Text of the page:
Wharf St itself could also be realigned, moving the road inland to the vacant grass lot previously earmarked for a waterfront hotel.

The timeline would depend on the outcome of the PGF application, but "I would hope we could move on something like that quite quickly'', he said.

"There would be some cost to council, but I don't think it needs to be large.''

chris.morris@odt.co.nz

 

Comments

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Yes please - go for it! Dunedin is v short of parks that have anything except the blah same-same equipment that is at every other park. Most of it seems to be blue, red and yellow - and exact replicas used park after park. Kids don't use the majority parks because they are boring same-same replicas w little opportunity for imagination or wonder. Be great to also get a rustic park somewhere in Dunedin, with open-ended play equipment also -- so kids can tinker and use their imagination.

Have to Agree the same old boring parks, the DCC needs to use Google Maps to look at the Broadwater in Southport park on the Gold Coast and Broadbeach ( not visit to waste coin), they have a giant blow up pillow like thing the children jump on, a type of train bikes that children pedal around a monorail and race each other, With Electric BBQs - Free on timers, some areas have a hot water heaters all gated with pool fences. People clean after use etc etc but I have to say does Dunedin really have the tempature? it is windy there.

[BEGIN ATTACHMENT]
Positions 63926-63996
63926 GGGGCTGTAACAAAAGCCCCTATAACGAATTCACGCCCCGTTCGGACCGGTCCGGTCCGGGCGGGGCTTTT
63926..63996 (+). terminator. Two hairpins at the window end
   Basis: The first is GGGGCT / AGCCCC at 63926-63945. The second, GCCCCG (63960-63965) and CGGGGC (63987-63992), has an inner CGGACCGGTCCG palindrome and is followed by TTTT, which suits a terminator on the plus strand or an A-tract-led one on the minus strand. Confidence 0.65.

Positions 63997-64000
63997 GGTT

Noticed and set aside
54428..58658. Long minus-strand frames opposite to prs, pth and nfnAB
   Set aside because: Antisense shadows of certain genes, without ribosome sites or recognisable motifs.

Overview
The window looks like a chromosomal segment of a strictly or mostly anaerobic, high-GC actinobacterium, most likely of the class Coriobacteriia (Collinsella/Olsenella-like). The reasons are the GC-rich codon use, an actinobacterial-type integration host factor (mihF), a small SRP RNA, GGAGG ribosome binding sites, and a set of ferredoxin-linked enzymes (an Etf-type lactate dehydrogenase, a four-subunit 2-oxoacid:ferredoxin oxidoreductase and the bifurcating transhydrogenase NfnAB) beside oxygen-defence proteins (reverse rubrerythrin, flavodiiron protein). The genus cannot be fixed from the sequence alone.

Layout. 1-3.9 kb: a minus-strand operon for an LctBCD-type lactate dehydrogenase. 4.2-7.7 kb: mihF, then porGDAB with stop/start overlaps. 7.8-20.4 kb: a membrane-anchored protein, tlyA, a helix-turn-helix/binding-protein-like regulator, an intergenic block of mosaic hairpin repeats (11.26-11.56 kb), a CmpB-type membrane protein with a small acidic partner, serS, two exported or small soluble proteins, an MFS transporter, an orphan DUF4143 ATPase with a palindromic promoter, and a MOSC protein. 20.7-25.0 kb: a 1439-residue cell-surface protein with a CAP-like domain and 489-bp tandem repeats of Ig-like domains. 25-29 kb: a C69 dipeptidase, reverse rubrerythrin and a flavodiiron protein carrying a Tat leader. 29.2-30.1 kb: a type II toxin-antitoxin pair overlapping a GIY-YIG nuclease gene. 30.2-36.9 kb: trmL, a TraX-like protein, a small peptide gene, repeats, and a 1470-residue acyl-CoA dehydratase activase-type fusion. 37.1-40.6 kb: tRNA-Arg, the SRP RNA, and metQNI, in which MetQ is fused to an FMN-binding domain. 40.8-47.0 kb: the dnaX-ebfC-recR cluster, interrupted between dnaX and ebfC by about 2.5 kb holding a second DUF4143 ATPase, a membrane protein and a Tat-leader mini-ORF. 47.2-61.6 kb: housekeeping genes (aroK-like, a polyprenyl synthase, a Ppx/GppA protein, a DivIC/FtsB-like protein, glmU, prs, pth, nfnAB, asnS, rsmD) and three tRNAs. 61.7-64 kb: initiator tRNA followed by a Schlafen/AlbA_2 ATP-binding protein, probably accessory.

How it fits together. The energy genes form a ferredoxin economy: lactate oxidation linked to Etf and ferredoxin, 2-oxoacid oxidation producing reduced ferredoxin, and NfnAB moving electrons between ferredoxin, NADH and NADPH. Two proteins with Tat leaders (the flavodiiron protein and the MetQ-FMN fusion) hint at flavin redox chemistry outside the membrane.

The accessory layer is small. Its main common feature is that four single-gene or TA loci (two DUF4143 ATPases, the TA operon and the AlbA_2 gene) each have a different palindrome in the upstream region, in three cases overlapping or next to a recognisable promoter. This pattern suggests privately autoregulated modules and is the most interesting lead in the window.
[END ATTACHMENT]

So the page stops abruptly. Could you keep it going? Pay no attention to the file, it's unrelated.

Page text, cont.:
Oh Great...build a kiddies playground with deep water on one side and a very busy road on the other...we have such clever ideas...not!

macfod I think you really need to get out a little more!!! Overseas they use pool fences and gates to keep children safe as well they have security camera and loud speakers that play old-fashioned music during the silent hours to keep the clowns away from destroying the play ground.

Leave the off ramp for a 24 month trial, just block it off at the top to stop cars using it and allow children `to use it like a skate ramp.

Hundreds of cars use this off-ramp every day. The proposed playground is cold and windy both in a north-easterly and a southerly, not to mention heavy car & truck traffic. So a totally WRONG place for a play ground. Appears to be another inept DCC proposal to spend our money to justify the 'bridge to nowhere' and further attack motorists.

Well said OtagoIdeas and so very very true, May be the DCC have the Stats of the off ramp mixed up with the numbers who use the cycleways, I forgot about the trucks that go through that area and a pool type fence will not stop a car or truck. Good idea for the Children of Dunedin, but totally the wrong place, needs parking the gardens or st Kilda would be a better suited place, it needs a cafe and or an ice cream /milkshake bar

Has anyone got any idea of the amount of vehicles using this part of the bridge ??
What is the council going to do to get traffic to and from the one way streets ??